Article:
Valladolid is a historic city and municipality situated in northern-central Spain, on the Pisuerga River and within three wine-making regions: Ribera, Rueda and Cigales. It is the capital of the province of Valladolid which itself is in the region of Castilla Leon.
Ruins of a Roman settlement have been found nearby and the area was occupied by Celtic tribes at the time it was conquered by the Romans.
The city boasts a few architectural manifestations of its former glory. Some include the unfinished cathedral, the church of Santa Maria la Antigua, the Plaza Mayor (the Main Square), the National Sculpture Museum next to the church of Saint Paul, which includes Spain's greatest collections of polychrome wood sculptures, and the facade of the Faculty of Law of the University of Valladolid. The Science Museum is next to Pisuerga river. The only surviving house of Miguel de Cervantes is also located in Valladolid. Although unfinished, the Cathedral of Valladolid was designed by Juan de Herrera who was also the architect of El Escorial royal palace outside Madrid.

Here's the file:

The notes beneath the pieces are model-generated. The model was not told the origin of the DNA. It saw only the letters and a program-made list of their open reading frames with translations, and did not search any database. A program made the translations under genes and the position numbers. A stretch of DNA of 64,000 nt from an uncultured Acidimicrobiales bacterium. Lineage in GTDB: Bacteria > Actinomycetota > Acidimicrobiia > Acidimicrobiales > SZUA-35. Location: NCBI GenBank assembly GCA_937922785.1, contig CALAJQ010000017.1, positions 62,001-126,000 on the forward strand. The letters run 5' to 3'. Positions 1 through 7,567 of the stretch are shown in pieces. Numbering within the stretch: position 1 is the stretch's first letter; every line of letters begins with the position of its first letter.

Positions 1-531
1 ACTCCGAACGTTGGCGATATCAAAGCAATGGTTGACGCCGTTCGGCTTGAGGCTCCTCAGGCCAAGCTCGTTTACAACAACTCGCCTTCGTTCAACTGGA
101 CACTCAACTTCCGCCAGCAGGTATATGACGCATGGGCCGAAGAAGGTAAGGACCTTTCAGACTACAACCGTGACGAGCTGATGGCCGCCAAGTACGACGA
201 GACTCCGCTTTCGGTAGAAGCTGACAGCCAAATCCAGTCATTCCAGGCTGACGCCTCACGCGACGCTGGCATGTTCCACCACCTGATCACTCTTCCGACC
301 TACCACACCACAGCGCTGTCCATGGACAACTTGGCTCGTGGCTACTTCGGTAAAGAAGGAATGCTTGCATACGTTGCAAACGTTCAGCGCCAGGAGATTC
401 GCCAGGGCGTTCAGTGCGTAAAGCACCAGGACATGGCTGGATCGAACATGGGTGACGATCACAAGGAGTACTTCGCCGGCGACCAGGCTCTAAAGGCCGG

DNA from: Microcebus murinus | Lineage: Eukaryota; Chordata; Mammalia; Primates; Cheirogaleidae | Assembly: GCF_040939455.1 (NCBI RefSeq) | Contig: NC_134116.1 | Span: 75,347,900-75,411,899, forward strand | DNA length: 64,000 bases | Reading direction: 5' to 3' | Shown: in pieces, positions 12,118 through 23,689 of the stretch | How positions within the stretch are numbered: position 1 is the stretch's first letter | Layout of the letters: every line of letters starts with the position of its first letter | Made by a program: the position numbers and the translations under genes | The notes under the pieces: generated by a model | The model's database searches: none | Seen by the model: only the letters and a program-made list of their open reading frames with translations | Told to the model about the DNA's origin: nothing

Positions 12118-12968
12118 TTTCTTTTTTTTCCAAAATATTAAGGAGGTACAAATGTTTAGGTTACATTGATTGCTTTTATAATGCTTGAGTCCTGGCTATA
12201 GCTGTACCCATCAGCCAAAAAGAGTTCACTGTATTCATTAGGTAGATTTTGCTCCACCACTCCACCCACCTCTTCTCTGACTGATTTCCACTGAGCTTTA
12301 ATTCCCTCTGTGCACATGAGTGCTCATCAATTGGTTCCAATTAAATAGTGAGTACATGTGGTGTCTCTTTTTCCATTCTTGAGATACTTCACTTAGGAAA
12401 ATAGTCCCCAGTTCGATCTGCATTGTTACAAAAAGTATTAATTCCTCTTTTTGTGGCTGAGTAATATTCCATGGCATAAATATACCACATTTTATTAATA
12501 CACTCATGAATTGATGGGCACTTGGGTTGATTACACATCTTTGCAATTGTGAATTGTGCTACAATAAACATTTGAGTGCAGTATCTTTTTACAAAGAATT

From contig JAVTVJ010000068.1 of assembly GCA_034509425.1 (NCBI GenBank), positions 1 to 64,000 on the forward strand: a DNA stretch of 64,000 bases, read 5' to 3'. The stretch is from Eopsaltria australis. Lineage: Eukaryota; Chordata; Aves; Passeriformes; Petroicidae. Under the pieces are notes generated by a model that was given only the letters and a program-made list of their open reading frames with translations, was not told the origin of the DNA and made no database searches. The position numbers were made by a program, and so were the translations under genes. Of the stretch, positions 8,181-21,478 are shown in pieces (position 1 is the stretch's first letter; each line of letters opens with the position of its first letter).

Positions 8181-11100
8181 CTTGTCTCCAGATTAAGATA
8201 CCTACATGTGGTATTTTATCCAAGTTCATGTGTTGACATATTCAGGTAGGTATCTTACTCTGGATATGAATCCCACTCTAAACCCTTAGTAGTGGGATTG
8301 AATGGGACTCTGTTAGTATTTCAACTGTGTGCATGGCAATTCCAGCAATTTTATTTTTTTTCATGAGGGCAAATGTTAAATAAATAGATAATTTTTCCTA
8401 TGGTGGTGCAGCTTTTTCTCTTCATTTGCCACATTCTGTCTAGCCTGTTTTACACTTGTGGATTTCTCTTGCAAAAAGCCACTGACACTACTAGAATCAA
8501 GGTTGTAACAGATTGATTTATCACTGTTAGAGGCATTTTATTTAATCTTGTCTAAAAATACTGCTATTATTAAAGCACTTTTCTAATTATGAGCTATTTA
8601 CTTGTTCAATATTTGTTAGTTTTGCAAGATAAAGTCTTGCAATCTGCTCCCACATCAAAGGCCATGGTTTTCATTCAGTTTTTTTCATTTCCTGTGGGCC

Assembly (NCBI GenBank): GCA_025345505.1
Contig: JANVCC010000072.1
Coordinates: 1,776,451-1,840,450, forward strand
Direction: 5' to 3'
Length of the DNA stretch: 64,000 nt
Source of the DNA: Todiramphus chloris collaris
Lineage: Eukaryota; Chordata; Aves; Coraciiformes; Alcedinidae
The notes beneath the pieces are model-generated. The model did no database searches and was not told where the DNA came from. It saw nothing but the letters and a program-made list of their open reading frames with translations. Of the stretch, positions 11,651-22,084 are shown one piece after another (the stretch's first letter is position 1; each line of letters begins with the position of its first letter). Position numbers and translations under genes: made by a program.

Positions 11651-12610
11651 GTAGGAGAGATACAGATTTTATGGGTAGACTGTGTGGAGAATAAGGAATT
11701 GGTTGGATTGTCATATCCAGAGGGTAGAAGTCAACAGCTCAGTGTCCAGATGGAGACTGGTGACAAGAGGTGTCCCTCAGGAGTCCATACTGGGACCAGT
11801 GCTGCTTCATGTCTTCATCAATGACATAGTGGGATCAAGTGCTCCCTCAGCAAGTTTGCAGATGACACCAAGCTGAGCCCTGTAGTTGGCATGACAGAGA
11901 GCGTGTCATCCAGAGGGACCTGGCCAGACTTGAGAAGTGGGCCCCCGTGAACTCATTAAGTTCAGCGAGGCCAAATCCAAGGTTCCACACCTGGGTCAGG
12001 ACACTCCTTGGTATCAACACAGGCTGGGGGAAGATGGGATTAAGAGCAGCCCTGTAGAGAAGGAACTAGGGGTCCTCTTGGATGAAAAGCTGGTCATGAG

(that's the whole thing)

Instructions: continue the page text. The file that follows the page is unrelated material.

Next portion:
The heart of the old city is the 16th-century Plaza Mayor, with the statue of Count Ansurez standing over it. On one side stands the City Hall, a building from the beginning of the century crowned by the clock tower. In the nearby streets is the Palace of Los Pimentel - today the seat of the Provincial Council. The Royal Palace, the 16th-century Palace of the Marquises of Valverde, built in the Classical style. The Museum of Valladolid also occupies this complex, exhibiting a collection of furniture, sculptures, paintings and ceramic pieces.